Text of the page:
Physicists at the Massachusetts Institute of Technology (MIT) in the US have found a new way to switch antiferromagnetism on and off. Their technique, which involves doping antiferromagnetic materials with extra electrons, could allow for faster, higher-density and more stable memory storage.
Modern hard disk drives encode data by using magnetic field pulses to flip the spins of electrons (representing binary zeros and ones) in ferromagnetic materials within computer chips. While researchers have found ways to switch these binary bits at ever-smaller scales, the magnetic pulses require a relatively large electrical current, so the data-writing process dissipates a lot of energy. It is also relatively slow, with a complete spin flip taking tens of nanoseconds.
Antiferromagnetic materials are promising candidates for future high-density memory applications because the spins in antiferromagnets flip much faster, at frequencies in the terahertz range. These rapid spin flips are possible because of strong interactions between electron spins, which come about because the spins in antiferromagnets tend to align so that they are antiparallel to each other (unlike conventional ferromagnets, which have parallel electron spins).
Antiferromagnets also lack magnetization on the scale of a single bit (>10 nm), making them robust to external magnetic perturbations. This means that data encoded in a memory device based on antiferromagnetic bits could not be erased magnetically. A further advantage is that antiferromagnets could be made into smaller transistors (and thus be packed more densely onto chips) than is possible with conventional transistor materials like silicon.
Creating oxygen vacancies
In the new work, MIT researchers led by Riccardo Comin set out to determine whether they could manipulate the antiferromagnetic properties of 100-nm-thick films of samarium and neodymium nickel oxide (SmNiO3 and NdNiO3) by doping them with extra electrons. While doping usually involves introducing impurities in a material to alter its electronic properties, in this case Comin and colleagues achieved what’s known as carrier doping by stripping the SmNiO3 and NdNiO3 of oxygen atoms. This process leaves two electrons behind for every oxygen removed, and the left-behind electrons redistribute themselves among the remaining oxygen atoms and the nickel.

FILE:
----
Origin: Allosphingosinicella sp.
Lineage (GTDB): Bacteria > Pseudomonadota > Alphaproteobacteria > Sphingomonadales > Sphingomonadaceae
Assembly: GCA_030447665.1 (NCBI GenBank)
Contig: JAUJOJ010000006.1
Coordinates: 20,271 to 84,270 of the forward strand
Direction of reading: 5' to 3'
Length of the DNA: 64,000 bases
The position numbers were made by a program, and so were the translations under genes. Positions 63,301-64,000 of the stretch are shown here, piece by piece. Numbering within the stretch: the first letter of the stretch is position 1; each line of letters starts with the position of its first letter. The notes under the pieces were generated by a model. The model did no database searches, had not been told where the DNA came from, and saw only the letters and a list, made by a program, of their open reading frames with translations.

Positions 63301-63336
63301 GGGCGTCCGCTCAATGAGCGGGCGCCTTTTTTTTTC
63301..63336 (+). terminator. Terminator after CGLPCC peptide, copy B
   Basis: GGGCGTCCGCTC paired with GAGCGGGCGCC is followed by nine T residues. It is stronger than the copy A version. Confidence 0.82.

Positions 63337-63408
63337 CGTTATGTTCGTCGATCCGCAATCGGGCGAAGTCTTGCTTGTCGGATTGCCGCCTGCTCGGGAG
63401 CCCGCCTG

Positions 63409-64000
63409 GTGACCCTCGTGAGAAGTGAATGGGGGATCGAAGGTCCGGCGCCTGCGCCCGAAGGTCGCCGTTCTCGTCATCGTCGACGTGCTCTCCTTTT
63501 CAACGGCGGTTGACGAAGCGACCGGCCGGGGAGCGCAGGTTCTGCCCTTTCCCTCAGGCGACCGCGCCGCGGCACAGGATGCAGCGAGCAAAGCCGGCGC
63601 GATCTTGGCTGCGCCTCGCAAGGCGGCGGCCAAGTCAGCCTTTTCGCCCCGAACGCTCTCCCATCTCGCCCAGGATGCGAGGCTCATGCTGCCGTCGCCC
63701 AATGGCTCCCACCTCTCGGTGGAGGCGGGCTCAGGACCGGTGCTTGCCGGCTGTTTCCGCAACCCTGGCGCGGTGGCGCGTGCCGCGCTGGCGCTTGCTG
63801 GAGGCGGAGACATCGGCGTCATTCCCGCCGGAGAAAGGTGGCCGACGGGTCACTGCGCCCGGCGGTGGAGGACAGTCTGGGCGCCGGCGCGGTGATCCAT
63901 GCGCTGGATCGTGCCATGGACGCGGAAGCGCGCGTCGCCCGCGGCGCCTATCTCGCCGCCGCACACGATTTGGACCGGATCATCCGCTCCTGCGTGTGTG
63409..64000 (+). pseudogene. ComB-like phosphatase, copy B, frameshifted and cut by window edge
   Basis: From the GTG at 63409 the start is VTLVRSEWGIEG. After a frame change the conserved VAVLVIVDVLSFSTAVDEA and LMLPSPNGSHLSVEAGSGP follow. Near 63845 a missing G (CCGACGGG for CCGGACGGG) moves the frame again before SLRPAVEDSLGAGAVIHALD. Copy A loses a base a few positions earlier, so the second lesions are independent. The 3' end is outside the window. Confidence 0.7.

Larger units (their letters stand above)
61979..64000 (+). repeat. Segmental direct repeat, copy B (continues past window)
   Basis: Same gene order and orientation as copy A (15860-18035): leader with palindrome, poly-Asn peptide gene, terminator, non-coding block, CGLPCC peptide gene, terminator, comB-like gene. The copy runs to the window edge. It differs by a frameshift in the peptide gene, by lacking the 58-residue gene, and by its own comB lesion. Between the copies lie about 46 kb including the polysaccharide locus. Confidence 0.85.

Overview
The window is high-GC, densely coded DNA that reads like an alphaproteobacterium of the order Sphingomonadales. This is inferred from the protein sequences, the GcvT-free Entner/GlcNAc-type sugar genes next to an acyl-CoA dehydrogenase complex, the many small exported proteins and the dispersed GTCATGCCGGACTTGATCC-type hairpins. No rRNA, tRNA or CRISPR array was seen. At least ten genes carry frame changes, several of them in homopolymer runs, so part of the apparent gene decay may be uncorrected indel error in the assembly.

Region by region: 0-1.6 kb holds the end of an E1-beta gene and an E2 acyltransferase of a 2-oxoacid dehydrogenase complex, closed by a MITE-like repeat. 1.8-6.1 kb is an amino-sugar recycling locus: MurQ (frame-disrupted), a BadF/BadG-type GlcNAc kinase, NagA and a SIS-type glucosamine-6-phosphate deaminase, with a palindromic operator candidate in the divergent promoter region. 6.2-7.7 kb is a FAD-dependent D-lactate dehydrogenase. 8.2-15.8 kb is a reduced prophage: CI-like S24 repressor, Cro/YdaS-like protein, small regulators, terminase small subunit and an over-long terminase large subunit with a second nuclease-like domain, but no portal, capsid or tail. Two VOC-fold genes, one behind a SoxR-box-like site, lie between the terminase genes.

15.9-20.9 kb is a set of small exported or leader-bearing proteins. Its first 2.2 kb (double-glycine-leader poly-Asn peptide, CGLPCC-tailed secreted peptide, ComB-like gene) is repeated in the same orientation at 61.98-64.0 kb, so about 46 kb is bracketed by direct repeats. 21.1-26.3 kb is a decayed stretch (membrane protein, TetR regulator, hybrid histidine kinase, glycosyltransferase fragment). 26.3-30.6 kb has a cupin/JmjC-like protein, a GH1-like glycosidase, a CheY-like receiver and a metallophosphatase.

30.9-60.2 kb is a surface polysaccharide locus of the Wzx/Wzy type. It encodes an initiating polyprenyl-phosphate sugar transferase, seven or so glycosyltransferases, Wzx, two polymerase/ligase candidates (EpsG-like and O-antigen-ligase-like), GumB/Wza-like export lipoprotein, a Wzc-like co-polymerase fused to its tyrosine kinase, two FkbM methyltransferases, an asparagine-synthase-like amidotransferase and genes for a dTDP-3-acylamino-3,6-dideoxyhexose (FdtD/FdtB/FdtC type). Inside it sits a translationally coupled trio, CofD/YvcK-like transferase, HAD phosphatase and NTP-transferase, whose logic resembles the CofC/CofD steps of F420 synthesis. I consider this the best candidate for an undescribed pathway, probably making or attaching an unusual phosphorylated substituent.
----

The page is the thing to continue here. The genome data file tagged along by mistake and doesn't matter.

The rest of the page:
During these experiments, the researchers monitored the films using advanced magnetic X-ray crystallography techniques to determine whether the material’s magnetic structure remained intact – in other words, whether the atomic spins retained their orderly anti-alignment and therefore their antiferromagnetism. Any reduction in the previously ordered magnetic structure, they explain, would be evidence that the doping was enough to switch off the material’s antiferromagnetism.
Sharp magnetic transition
The researchers say the antiferromagnetic order in rare earth nickelates like the ones they studied is remarkably robust to carrier doping – up to a point. Then, at a critical doping threshold of 0.21 electrons per nickel atom, the order suddenly collapses. This magnetic transition is sharp, similar to switching a transistor’s state from zero to one, and can be reversed by adding oxygen back into the material.
Light-induced lattice vibrations could speed up data recording
Comin says that, like conventional ferromagnetic bits, antiferromagnetic bits might be switched using voltage gates (a process in which a small voltage is applied to a bit to alter its electrical conductivity). He tells Physics World that this would allow rare earth nickelate materials to be employed in field-effect devices that could directly read/write operations on antiferromagnetic bits.
The researchers, who report their work in Physical Review Letters, say they now hope to gain better control over the magnetic switching process, optimize it for device applications and explore more exotic physical properties in the rare earth nickelate family for functional applications. They also plan to study other materials with potentially higher magnetic transition temperatures as potential platforms for a new magnetic storage technology.